Love and Logic does suggest that you give children choices when it doesn’t matter much to you.  I believe this confuses parents so let me clear it up.  The idea is that you are giving them the ability to make decisions as often as they can.  This makes it easier to draw a hard line later because you showed them that you do give them autonomy when you can.  It also gives kids the opportunity to use their decision-making skills.  So, “Bedtime is in 20 minutes, would you like to read a book or would you like to play quietly with your toys?”  Bedtime is not the negotiable part.  The choices are not endless, you gave two options that are acceptable to you—notice TV wasn’t one of the options mentioned.  And if they say “But I want to watch TV” you can say “I’m sorry, that’s not one of your options, would you prefer to go to bed now instead?” If they say “I’m not going to bed” you can say “It would be sad if you chose not to go to bed on time and your bedtime got moved to an earlier time tomorrow.”  So, yes, look for options to give them choices—but the choices are always ones that are acceptable to you.  If there is only one option acceptable to you then their choices are between doing that thing and having a consequence.  Done.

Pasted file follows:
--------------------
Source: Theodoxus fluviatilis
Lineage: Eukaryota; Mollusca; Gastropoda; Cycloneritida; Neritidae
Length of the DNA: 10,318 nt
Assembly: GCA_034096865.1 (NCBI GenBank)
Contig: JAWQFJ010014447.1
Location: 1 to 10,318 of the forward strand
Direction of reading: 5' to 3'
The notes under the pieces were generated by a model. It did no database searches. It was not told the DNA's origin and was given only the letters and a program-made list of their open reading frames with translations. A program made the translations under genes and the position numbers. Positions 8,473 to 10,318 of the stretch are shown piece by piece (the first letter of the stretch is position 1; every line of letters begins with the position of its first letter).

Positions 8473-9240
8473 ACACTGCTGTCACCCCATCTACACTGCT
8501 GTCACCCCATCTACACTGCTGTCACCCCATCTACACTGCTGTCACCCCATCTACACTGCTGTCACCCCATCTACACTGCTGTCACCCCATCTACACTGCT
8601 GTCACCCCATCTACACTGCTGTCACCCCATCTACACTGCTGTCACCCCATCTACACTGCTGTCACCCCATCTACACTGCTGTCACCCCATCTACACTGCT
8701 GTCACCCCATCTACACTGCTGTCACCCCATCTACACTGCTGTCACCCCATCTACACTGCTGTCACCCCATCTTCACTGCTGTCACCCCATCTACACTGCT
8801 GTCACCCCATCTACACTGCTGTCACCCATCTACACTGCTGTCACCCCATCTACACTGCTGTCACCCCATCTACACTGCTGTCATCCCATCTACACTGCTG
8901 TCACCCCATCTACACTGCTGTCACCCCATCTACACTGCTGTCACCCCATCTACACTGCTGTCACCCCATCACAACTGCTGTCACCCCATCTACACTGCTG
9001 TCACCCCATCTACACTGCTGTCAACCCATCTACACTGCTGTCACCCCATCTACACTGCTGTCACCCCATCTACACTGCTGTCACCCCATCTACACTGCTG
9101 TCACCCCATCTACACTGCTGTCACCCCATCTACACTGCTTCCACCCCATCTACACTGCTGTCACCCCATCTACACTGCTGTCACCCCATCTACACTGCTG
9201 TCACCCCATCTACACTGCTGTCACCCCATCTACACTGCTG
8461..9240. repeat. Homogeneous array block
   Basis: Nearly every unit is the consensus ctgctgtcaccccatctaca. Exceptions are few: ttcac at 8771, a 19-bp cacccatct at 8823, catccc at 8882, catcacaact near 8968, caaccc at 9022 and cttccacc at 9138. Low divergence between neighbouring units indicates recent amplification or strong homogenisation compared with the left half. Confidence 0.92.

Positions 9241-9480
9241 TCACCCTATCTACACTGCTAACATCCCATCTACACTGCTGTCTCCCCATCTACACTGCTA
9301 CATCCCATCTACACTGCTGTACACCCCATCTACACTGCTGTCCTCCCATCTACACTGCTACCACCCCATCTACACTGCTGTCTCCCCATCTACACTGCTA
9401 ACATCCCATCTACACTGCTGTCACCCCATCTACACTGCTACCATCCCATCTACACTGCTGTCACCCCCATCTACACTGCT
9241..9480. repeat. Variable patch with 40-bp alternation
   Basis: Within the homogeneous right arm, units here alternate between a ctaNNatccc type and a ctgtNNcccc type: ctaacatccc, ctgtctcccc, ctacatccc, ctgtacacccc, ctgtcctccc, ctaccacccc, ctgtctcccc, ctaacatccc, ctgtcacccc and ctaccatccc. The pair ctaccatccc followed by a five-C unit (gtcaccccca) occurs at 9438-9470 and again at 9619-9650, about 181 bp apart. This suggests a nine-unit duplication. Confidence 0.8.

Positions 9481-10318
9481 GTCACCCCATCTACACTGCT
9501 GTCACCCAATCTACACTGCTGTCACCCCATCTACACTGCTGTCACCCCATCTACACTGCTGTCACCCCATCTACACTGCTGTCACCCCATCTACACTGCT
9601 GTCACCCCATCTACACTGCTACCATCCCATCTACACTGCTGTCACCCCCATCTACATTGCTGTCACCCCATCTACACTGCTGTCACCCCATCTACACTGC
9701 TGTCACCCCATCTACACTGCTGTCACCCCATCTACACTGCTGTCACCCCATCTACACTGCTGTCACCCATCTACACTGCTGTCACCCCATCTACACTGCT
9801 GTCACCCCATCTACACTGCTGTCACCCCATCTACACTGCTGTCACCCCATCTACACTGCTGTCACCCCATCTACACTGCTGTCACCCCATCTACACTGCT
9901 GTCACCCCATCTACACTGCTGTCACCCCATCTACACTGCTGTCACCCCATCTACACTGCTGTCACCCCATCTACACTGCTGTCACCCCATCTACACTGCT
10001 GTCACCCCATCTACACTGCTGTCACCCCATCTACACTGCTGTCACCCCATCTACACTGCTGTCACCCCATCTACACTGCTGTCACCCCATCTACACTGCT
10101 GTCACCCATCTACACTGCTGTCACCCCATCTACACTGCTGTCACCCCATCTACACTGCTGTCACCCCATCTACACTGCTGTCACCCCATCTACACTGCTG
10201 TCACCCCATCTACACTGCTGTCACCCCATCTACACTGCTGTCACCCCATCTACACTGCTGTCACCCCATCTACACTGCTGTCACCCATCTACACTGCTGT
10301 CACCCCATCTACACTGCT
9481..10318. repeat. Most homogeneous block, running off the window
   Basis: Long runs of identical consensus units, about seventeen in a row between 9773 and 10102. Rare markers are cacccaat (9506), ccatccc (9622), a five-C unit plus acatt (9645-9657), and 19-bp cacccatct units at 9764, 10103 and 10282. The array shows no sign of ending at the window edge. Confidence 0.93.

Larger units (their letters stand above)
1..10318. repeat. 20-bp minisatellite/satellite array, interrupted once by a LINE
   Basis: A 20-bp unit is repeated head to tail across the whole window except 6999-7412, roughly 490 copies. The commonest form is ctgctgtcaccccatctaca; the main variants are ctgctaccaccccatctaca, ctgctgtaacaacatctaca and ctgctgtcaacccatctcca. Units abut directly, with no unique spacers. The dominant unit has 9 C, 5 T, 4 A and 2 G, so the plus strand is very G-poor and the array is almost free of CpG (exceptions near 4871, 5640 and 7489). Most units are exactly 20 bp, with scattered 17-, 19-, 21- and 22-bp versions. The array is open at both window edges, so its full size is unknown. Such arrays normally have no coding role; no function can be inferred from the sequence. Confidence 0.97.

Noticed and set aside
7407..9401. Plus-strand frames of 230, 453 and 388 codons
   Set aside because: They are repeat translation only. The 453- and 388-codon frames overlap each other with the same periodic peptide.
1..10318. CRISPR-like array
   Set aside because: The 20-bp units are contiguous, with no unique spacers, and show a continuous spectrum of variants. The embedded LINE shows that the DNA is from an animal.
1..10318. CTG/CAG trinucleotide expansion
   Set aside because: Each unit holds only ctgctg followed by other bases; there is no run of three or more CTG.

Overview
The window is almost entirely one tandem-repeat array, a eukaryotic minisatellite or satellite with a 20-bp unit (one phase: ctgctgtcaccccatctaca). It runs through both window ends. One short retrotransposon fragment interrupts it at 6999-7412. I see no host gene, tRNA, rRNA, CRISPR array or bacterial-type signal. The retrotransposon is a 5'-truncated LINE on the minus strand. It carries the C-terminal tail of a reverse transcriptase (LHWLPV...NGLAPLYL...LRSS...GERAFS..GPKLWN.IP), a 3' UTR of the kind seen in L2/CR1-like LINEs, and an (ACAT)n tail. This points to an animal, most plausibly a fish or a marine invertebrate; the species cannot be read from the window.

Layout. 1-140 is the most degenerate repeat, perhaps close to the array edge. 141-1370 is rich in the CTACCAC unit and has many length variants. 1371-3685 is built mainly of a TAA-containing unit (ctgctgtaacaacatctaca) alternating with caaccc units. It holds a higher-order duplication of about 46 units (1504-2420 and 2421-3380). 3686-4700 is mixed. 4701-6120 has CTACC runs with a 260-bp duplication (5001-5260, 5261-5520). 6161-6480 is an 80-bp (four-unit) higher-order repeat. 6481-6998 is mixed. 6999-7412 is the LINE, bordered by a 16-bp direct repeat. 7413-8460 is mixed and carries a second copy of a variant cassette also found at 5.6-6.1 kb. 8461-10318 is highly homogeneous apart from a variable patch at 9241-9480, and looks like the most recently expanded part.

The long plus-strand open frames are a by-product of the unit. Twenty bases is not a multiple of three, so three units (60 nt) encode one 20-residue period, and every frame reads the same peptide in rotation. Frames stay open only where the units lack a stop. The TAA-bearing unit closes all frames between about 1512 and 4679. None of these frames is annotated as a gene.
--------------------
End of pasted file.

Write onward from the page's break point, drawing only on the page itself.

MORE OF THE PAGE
Avoid Saying No:  Okay, let’s be clear here.  Children NEED to learn what ‘no’ means and they need to learn to be comfortable with being told ‘no’.  This is a life skill.  Please, please, please do not remove the word ‘no’ from your vocabulary.  Having said that, I think parents over use the word ‘no’.  The first problem comes when parents say ‘no’ before really thinking through why they are saying it.  This often leads to back tracking on the ‘no’ later.  When you first say no and then they negotiate and wear you down and you then say yes you have set yourself up for a future of arguing, negotiating and an inability to say ‘no’ without a battle.  I suggest to all parents to think for at least a minute or two before giving a yes or no answer to your kids.  In that minute, allow yourself time to determine why you’re saying ‘no’ and also to determine if you’re willing to fight to the bitter end for your ‘no’.  If not you’re setting yourself up for failure.  No needs to mean no, no matter what.  If you’re not sure don’t say it.  There are also times when you can avoid giving a hard no and it will actually make your life easier.  I love the phrase “Yes, when”.  “Mom, can I go to my friend’s house tonight?”  “Yes, when your room is clean and the dishes are done.”  “Mom, can I get a tattoo?”  “Yes, when you’re 18 and legally able to make those decisions for yourself.”  You may be surprised at the reduction of power struggles and increase in compliance you see by using this little phrase.  The limits are the same, but the phrasing is more motivating for kids.